Today, he uses a Jackism to answer perhaps the most pressing, and unresolved question facing CSIS in the wake of the Maher Arar affair: How does the Canadian spy service deal with countries that have a record of human rights abuses?

"Here's the deal. Everybody would like to believe that we have an array of choices that are good choices and bad choices. But we're going to a dance where every girl is ugly, okay," he said this week.

"They're all ugly. And all we can do is get the least ugly girl to dance with. But you know, when you bring her home your dad is going to tell you, 'That is one ugly woman'. And you're going to say, 'Yeah dad, but she was the best looking of that lot'. Does that make you smart? Not in the eyes of your father."

Hooper has decided to dish on his often ugly business in an incongruent setting – the Red Rooster Winery in the heart of British Columbia's picturesque interior.

The ex-spook is now a tanned, fit, 55-year-old retiree who calls this sleepy area home.

Canada's spy service has always been the poorer, younger cousin of the CIA and Britain's MI5 and MI6.

As University of Toronto professor Wesley Wark noted in his review of former CIA chief George Tenet's new book At The Center Of The Storm, Canada rates only two page references out of 520 in the index.

All that may change.

This year's federal budget allotted the spy service $80 million and there's a promise of millions more over the next five years.

Then there's the "citizen-engagement strategy," Ottawa's way of saying CSIS is doing more community outreach.

It may be working – an unprecedented number of Canadians (more than 14,500 last year) are sending CSIS their resumes.

Hooper swirls a glass of red and inhales deeply as he reflects on the agency's past and future – as well as the world-class wineries he lives beside.

"I would never let my guys drink Merlot. It's not allowed. It's a sissy wine," Hooper tells the clearly amused Okanagan University student offering a sample – his drink has always been dark rum and coke.

"It's light and girls drink it. And it sounds funny when you say it. Mer-lot. Men should never say that."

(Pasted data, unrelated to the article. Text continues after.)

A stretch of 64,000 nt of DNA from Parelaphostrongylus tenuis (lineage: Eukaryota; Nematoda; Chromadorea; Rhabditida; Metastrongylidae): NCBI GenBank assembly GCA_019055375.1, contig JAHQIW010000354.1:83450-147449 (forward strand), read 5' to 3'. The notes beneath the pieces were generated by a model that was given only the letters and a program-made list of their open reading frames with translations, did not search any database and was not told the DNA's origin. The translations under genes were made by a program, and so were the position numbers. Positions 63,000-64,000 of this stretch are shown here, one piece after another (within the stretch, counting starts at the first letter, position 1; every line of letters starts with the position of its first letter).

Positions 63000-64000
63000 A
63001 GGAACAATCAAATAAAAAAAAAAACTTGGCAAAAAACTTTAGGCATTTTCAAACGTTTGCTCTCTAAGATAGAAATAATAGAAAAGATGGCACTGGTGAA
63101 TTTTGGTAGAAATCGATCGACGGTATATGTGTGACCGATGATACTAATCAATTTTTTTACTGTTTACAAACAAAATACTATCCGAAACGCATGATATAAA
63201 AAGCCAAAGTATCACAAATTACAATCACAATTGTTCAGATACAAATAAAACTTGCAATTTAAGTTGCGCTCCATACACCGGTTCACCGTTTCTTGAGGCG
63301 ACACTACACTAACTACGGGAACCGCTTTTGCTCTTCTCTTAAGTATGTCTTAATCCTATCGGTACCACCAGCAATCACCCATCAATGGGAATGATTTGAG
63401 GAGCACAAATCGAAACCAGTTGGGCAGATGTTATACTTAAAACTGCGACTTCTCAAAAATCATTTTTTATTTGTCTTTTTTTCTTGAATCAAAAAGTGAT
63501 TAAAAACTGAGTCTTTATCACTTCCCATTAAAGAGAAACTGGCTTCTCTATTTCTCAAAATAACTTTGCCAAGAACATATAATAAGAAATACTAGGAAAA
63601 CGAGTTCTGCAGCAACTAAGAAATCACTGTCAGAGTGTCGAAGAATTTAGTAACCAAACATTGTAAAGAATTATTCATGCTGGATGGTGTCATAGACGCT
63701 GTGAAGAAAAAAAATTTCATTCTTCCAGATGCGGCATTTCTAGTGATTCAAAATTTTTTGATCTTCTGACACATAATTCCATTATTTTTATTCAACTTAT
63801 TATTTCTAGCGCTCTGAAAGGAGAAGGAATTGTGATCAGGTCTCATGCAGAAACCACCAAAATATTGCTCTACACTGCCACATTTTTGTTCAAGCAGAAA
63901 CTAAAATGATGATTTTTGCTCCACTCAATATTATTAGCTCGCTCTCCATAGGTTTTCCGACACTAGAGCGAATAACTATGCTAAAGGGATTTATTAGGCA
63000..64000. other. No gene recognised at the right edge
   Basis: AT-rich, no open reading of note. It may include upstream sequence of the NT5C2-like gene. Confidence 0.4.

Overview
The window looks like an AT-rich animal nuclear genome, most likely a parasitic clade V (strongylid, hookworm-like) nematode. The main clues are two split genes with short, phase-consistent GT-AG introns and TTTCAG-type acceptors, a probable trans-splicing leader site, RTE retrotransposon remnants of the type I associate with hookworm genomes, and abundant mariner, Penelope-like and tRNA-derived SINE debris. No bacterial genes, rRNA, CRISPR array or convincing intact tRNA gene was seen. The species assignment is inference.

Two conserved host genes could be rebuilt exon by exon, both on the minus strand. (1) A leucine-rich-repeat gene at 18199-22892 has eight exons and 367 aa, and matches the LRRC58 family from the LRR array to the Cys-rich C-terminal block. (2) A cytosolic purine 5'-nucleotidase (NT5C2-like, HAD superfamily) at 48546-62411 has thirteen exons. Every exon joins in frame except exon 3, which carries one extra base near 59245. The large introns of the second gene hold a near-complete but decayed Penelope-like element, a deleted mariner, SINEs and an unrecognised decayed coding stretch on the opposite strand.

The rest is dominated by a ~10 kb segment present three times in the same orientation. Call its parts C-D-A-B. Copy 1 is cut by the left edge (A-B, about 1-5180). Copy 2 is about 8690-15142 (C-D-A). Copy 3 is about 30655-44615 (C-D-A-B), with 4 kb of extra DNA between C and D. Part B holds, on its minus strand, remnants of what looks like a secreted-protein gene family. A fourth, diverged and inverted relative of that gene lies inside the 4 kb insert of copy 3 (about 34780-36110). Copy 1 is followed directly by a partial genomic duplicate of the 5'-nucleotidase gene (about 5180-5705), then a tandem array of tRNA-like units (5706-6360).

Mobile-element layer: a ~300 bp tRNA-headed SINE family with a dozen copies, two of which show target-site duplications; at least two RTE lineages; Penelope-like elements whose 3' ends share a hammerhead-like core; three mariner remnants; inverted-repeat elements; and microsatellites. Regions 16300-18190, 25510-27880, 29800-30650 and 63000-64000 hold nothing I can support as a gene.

Hooper says he's not sure how he rose through CSIS's ranks to retire at the top.

He certainly wasn't a government yes-man and whenever he appeared publicly his political masters held their breath.

But he did do a lot of jobs no one else wanted.

"Whenever they needed something done in an ugly place, or something that needed to be kept quiet, or if they needed somebody to testify, or be the straw man for the service somewhere, you know it was always down in my office with a crooked finger and, 'Here's what you're going to do,' and I never said no to anything."

Those who know Hooper say his bluntness put him at odds with CSIS director Jim Judd, a pro at navigating the political scene who's credited with securing the service's increased funding this year.

Although there's no suggestion Hooper was pushed out, it's clear Judd has a better relationship with his replacement, Luc Portelance, who emerged during last summer's arrest of 18 Toronto terrorism suspects as the young, telegenic face of CSIS.

That's not to say Hooper has been reckless.

His answers were careful at the Arar inquiry two years ago, even if he did sit with one arm bent, leaning forward as if at any moment he would leap forward from the witness chair.

Commission counsel Paul Cavalluzzo showed no mercy in questioning Hooper about Canada's relationship with Syria, trying to determine if CSIS prolonged Arar's detention.

Arar languished in a notorious Syrian jail for a year without charges after the U.S. covertly flew him there as a suspected terrorist in 2002.

He was awarded $11.5 million and an apology from the Canadian government earlier this year after Justice Dennis O'Connor's report revealed that the RCMP erroneously told the U.S. Arar had connections to Al Qaeda.

But questions linger about the role of CSIS.

Did agents who visited Syria during Arar's incarceration leave the impression that they didn't want Arar released?

"Is it likely that the questions we ask the Syrian military intelligence could enable them to make inferences about who he is and treat him better or worse? Possibly," Hooper says now.

"But we have a choice. You talk to the Syrians or you don't talk to the Syrians."

Others see the issue differently.

"The important point, and O'Connor said this, is that information sharing is crucial but if you're going to share information with countries with poor human rights records you have to be very, very careful," says Cavalluzzo. He argues the public would respect CSIS more if it released more information and was more accountable.

CSIS's role may not have figured prominently in O'Connor's report, but former Supreme Court Justice Frank Iacobucci is now investigating the agency in the cases of three other Canadians who were detained in Syria.

And John Major's inquiry into the 1985 bombing of Air India is putting CSIS and the RCMP in the headlines, especially with Ontario Lt.-Gov. James Bartleman's revelation that Canada was warned days before the attack that Air India would be hit.